Every time there’s a big change in how Apple, Google, or Facebook works with publishers, a touch of panic can be felt in the air. Yet, we’ve all survived seismic shifts from these companies. From Facebook’s deprioritization of publisher content in 2016 to Apple’s recent iOS 14.5 release, we’ve absorbed the shock and made it through. But, as an industry, we always act like the next change might be our last. Now, Apple is specifically coming for email. It’s placing limitations on location and IP targeting that could make it more difficult to use personalization for some iPhone audiences… and the cycle repeats.
Yet, like all of the sky-is-falling fears before it, Apple’s latest move is nothing to panic about. The truth is that these changes are merely a distraction from the real work that publishers do every day to connect with their audiences through great content and great experiences. If change occurs to a specific algorithm or a particular measurement metric, that doesn’t alter the core of the business, which is to deliver value to an audience.
Embrace change for good
The old saying that “change is the only constant” is a well understood truth within the industry. But these changes tend to happen in rapid succession, making it near impossible to keep up if publishers are always in reaction mode. Nearly every year, digital experiences a seismic shift — from GDPR and other privacy regulations to pending cookie deprecation from Google. Rather than cling to what we have, we should be working to create stability from the inside out.
For example, open rate data will become skewed with the Apple iOS 15 release. It’s the core metric used to determine opportunity, in particular for advertisers. When this metric is threatened, fear rears its ugly head. If we can’t effectively track opens, should we begin to track clicks? If we do, does that mean publishers like Axios, who have a product-oriented approach to newsletters, should entirely scrap their email strategy that works? Should they start prompting their readers to “click to read” simply so they can track that user? Of course not. That fear should not determine a course of action.
Audience behavior won’t change. The desire to consume quality content in quality email experiences won’t change. The needs of our audiences must remain at the forefront of everything we do.
As an industry, one way to do that is to collectively accept that KPIs will change — on both the buy and sell side. The sooner we do, the sooner we can collectively move forward. Together, publishers can meet to determine a matrix of KPIs, and discuss with groups like the IAB which metrics are in danger and how to push up more stable metrics so that everyone, including advertisers, can move forward despite industry changes.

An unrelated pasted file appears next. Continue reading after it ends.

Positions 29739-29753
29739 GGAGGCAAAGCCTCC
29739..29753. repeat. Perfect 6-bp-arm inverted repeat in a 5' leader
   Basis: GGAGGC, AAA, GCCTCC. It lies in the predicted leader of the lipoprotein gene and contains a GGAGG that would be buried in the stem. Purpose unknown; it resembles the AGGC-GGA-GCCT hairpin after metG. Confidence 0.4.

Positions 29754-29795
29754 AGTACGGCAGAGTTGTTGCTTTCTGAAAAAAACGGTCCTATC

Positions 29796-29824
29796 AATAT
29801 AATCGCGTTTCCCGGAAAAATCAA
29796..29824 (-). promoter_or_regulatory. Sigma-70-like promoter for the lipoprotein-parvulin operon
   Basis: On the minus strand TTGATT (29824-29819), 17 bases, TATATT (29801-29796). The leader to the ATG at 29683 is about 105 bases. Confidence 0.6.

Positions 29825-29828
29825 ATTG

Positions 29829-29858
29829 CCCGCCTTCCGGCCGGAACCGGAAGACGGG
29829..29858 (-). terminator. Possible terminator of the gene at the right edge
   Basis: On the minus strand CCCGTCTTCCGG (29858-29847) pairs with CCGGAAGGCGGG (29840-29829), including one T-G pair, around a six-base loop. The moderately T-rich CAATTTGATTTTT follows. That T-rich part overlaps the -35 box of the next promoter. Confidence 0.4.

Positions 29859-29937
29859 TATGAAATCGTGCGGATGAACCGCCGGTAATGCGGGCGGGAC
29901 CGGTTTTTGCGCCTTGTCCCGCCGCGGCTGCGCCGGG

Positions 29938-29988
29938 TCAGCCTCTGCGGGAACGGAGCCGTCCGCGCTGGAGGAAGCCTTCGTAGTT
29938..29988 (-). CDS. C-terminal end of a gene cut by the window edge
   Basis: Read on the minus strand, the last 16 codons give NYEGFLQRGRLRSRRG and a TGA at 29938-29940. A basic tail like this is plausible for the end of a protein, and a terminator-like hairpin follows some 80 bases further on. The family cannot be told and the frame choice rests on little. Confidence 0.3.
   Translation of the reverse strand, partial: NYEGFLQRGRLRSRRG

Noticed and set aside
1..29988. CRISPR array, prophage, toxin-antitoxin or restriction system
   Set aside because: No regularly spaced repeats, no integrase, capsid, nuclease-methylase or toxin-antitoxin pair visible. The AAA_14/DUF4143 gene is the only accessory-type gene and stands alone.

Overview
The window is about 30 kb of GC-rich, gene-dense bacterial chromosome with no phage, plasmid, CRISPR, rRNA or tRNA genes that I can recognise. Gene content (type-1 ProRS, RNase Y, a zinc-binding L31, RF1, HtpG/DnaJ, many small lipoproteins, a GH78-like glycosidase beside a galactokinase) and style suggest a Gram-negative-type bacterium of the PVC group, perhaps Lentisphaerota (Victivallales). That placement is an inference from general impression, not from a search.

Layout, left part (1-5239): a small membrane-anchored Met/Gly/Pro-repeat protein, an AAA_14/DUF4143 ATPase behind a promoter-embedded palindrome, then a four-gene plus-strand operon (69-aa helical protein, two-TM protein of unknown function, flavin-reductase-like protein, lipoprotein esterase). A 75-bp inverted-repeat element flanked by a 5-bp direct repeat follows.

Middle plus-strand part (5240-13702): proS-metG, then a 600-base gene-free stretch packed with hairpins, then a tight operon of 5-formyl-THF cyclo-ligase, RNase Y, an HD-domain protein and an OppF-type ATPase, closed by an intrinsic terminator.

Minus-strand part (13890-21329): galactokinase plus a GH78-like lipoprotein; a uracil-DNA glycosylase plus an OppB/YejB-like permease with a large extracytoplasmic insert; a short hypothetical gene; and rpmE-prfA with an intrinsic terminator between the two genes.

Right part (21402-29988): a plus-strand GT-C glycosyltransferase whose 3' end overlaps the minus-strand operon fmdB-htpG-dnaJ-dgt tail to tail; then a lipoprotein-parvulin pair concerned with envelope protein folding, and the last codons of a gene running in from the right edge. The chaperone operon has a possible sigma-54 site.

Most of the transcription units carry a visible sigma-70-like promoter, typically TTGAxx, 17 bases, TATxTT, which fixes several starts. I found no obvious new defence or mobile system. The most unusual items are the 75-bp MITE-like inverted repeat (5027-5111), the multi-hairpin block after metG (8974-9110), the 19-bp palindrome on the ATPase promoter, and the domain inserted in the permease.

Stability through zero-party data
Change might be the only constant, but audiences are the only source of the truth. Both publishers and advertisers rely on audience engagement to hit their goals. Yet few use direct audience insights as a source for measurement and KPIs. The more publishers understand their audiences, the better they are positioned to create stability for the long run.
Zero-party data is the best way to make that happen. Defined as data that publishers explicitly receive from their audience as part of a clear value exchange, zero-party data is more valuable than first-party data such as search or browsing preferences.
More than ever, people are aware of the value of their own data. In a 2021 Merkle survey, 76% noted that they would be willing to fill out a short survey in order to get a better online experience. Taking a page from retail, personalization is proven to lift sales. Thrive Market, an online grocery store, weaves data collection into their entire online experience, using quiz elements to guide shoppers and then shape the content and offers they get in return.
Value remains constant
This focus on the direct value exchange between consumer and brand can be applied in the publishing world to great effect. Rather than just passively observe what readers pay attention to, more brands should be actively asking, engaging, and personalizing. The data that’s collected not only improves content personalization and audience targeting, it creates a foundation of insights that can be used to optimize reader experience. And that data is only as good as the last ask, publishers need to continually ensure they’re up to date on people’s ever-changing preferences.
Zero-party data shows how engaged audiences are, how much they’re willing to share, what they like, and what they want. For example, The Independent collected insights from subscribers in a New Year’s wrap-up newsletter that ended up producing a brand new newsletter focused on climate change. The team asked subscribers about which topics resonated the most in 2020. While the pandemic ranked at the top, they were surprised to see how many also cared about news about the planet.
Publishers have survived so much change in the digital world and we can certainly survive more. But rather than just focus on surviving, let’s actively build out a position of strength and move away from the passive, reactive moves of the past. When given the chance, people want to engage with publishers to make their experience better. Let’s own our own success, once and for all by actively prioritizing that relationship.
About the author
Allison Mezzafonte has worked in the media and publishing industry for 20 years and is currently a growth consultant, as well as a Media Advisor to Sailthru. A former publishing executive for Bauer Media, Dotdash, and Hearst Digital, Allison serves as a strategic partner to media clients.